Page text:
Tuesday, December 08, 2015

misty Mantova

Signora Luciana presides over the breakfast table at the Palazzo Arrivabene b&b. She is the mother of my host, Claudio, and she has an elegance about her that allows me to think of her as a person with probably a life's story to tell. And it's true: Claudio explains that his mother was born just a few kilometers away from Mantova, but what with the war and political changes in Italy, her family moved to Africa for a number of years.


I learn from my host that the b&b, open for business for a handful of years, is really just a hobby. It pays the bills of the house, but Claudio is actually an accountant in his real life. If you can call working outside your hobbies a real life.

I munch on home made bread and cheeses and apple strudel while listening to this. Claudio was born in Mantova and so he is, for me, a great source of information about the place. For example, I would not have thought to even ask about the best place to see a sunset...


Unfortunately, the sun stubbornly refuses to burn off the mist that cling to Mantova in the way that central European mists tend to do in December.


This, of course, does not keep Mantova men from pausing outdoors for a long chat.


I'll allow myself a generalization here: so often, older Italian men gather outdoors to talk. They stand or sit to do this. Women, on the other hand, rarely stand or sit outside.  They talk as they walk. Or, they talk over a cup of something warm, indoors. (Or, like Luciana this evening, they play poker in thick clouds of cigarette smoke. But that's another story.)


Back to the mist.

In the tourist office, I asked where I can go to see the Mantova skyline. It's actually quite pretty, as the handful of medieval towers give it a sky-scraper kind of appearance. But the bridge I am directed to offers none of this. Too foggy. Nonetheless, I'm glad I did the walk -- mists and lakes go well together.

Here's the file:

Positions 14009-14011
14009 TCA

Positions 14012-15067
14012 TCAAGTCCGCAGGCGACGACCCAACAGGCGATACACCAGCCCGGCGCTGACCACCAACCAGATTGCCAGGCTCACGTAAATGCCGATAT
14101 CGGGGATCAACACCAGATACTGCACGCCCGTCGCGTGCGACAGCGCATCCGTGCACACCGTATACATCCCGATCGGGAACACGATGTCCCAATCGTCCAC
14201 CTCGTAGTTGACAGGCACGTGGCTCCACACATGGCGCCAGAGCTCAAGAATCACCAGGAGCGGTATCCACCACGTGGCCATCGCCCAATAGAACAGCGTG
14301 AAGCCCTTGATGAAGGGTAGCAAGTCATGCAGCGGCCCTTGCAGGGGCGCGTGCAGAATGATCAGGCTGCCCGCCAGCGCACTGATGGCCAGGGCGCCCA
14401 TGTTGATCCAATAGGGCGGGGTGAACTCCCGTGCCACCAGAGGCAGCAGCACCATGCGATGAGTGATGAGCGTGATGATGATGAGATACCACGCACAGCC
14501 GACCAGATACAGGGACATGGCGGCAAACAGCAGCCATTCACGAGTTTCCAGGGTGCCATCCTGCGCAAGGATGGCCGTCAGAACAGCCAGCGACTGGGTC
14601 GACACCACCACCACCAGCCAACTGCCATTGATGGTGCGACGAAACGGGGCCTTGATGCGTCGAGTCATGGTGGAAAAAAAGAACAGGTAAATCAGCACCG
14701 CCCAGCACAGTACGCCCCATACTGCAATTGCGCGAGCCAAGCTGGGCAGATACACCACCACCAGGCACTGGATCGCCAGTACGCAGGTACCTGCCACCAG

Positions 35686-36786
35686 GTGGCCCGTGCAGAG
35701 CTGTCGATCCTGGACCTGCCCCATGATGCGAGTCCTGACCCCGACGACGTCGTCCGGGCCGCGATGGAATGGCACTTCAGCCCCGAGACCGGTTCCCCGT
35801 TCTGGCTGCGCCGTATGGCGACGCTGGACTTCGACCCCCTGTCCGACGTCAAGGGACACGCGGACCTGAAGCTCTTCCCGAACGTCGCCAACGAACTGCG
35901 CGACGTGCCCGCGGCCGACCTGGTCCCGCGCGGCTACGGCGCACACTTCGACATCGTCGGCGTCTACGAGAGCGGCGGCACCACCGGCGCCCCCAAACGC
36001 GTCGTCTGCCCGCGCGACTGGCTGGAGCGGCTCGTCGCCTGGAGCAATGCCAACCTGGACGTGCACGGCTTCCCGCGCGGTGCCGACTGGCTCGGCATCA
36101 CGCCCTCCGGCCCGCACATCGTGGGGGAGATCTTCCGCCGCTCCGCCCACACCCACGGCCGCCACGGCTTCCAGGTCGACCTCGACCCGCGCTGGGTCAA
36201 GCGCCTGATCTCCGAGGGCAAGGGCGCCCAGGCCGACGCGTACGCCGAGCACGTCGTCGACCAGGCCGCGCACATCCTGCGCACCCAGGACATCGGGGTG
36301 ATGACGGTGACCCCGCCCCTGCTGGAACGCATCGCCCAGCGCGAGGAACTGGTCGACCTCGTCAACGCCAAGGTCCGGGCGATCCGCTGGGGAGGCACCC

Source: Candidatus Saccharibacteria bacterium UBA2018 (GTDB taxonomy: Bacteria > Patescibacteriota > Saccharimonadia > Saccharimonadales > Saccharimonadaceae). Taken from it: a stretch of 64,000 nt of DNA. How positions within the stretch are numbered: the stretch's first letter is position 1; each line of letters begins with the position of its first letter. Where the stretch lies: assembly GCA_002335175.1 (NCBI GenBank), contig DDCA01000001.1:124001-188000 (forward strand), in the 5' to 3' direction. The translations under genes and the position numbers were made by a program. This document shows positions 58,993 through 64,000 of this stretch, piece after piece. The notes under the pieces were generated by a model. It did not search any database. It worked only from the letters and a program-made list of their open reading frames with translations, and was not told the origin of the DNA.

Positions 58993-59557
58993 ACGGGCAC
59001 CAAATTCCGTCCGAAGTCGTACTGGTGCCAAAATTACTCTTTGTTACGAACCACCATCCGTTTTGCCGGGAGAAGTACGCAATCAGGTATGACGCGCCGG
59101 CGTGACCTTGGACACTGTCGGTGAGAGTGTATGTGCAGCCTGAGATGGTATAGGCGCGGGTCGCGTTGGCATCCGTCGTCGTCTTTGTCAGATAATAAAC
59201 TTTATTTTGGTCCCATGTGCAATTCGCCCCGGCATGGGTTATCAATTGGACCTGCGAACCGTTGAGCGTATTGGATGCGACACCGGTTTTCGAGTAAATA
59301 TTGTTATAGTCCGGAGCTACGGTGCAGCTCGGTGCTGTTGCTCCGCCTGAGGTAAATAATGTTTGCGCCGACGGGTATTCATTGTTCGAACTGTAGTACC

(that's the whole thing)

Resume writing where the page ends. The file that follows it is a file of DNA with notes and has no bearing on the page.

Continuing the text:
My real goal today is to see half of the main cultural attractions of Mantova. There are many, but without question, the most famed is the Palazzo Ducale. It was home to the Gonzaga family of dukes and if you've not heard of them, it's because Mantova just doesn't have the acclaim it once had. The Gonzagas once did to Mantova what the Medicis did to Florence. For centuries (until 1707), they created artistic wealth, so that during the Renaissance, Mantova was a dream city and the ducal palace was second only to the Vatican in terms of residential size. (It's still huge! It's a good thing that most of it is closed to tourists or I'd have to suffer a historic overload.)

Claudio told me today is a holiday for most Italians and not surprisingly, there is a line to the Palazzo ticket office. A short one, of Italian families learning about their past. I use the opportunity to take a photo of the arcades -- it's where we stand waiting.


Inside, one family's kids keep themselves occupied while the parents make the terribly complicated decision as to which tickets/guides/passes to buy and with what discount, considering everyone's age and residential status (hence the line: each transaction takes forever).